Doing the Job

Last Friday I had an 8:00 am meeting to discuss the revision of the core. Got there early and was reading the newspaper. In walks a colleague, so I rather automatically asked how she was. Tears came streaming down her face. "I so want to quit this place," she responded. It seems someone had said something cruel to her and she was feeling utterly bereft.

Later one of my senior students came to see me in my office. He had turned in some work filled with errors, and I had growled back in my paper comments that this was unacceptable for a 400-level course. He sat in the chair opposite me filled with remorse. He knew his writing was beset with problems, but he had managed to get to his senior year in spite of this. I reassured him that his problems weren't fatal. There was still time to take action in the Writing Lab. He left my office feeling a little better and resolved to tackle the issue. Then, just before noon, I strolled over to the book store, bought a card, and jotted a note to my bereft colleague. I wanted her to know that she was valued for her passion and creativity.

Another student showed up at my office door a few minutes before 1:00 pm. She's a quiet one and never says much in class. Even so, she has one of the sharper minds in the room. Enigmatic, though. I can't always read her. Anyway, I had gently called her out about "phoning it in on me" only the week before, and her most recent work has been much better. Something must have struck a chord because now she was asking me to write her a letter of recommendation for a scholarship opportunity. I told her I would be delighted.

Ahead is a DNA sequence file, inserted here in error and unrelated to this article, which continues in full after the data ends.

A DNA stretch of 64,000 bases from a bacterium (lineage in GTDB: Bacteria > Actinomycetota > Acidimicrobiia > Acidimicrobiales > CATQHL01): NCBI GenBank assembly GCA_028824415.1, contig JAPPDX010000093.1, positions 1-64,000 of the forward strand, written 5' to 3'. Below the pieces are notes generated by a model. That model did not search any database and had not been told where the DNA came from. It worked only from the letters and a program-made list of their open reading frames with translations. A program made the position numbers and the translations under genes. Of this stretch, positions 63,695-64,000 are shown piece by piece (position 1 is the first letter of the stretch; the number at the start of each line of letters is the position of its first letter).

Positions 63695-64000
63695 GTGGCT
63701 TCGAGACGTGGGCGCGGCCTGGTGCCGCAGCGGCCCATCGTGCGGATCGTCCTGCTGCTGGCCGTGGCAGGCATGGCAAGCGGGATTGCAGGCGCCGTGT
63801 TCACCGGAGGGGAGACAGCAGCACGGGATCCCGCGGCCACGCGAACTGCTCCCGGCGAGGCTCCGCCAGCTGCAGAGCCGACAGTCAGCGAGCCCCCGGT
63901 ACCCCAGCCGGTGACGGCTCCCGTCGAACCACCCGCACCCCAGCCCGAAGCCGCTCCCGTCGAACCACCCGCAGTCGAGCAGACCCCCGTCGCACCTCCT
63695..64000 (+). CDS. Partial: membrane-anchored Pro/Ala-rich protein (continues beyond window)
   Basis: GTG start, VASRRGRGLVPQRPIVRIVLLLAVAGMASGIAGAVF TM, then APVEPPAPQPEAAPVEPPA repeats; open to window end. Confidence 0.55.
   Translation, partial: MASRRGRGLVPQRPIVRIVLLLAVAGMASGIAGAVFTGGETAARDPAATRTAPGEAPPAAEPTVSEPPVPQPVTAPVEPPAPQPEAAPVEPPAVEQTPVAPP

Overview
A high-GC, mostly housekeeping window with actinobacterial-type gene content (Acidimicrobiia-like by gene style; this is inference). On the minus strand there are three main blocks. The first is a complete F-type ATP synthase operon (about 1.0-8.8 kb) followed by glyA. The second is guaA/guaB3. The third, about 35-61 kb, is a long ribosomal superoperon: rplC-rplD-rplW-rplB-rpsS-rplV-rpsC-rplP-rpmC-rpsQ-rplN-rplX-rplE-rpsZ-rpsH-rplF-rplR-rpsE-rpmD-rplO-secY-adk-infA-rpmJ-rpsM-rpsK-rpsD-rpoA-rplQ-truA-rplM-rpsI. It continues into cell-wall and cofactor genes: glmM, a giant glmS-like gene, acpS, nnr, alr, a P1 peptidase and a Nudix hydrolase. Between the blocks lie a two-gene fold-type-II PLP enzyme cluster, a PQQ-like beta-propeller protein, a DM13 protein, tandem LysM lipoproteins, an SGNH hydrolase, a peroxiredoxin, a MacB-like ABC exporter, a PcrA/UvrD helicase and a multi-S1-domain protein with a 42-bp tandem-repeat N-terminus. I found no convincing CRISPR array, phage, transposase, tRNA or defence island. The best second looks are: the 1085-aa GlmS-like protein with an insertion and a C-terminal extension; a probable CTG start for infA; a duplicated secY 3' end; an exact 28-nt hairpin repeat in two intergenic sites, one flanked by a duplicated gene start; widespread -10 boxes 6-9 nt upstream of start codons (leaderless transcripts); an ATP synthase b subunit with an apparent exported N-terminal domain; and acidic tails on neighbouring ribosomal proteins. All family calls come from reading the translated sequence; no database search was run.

It had been a long week and I so wanted to leave early Friday afternoon. My wife has been sick and I have not been feeling so great myself, but I happened to see another student as I was making my way across campus to my car. She's an art major in my capstone seminar and her senior show was opening last Friday afternoon.

"You will come, won't you?" she asked with a lip already starting to pout at the expectation of an excuse. I said I would be there, which meant hanging around until 5:00 when her reception opened. So I doubled back to my office and some more grading. At 5:00 pm I walked back across the now-deserted campus to her reception. I spent some time asking about her work and complimenting her on a very nice print.

And so that was Friday.
I didn't do a single thing that will ever show up on my annual faculty up-date, didn't publish anything, didn't use any newfangled teaching techniques, or even--for that matter-- have a very good 1:00 class. Still I can't help thinking I was really doing my job last Friday.

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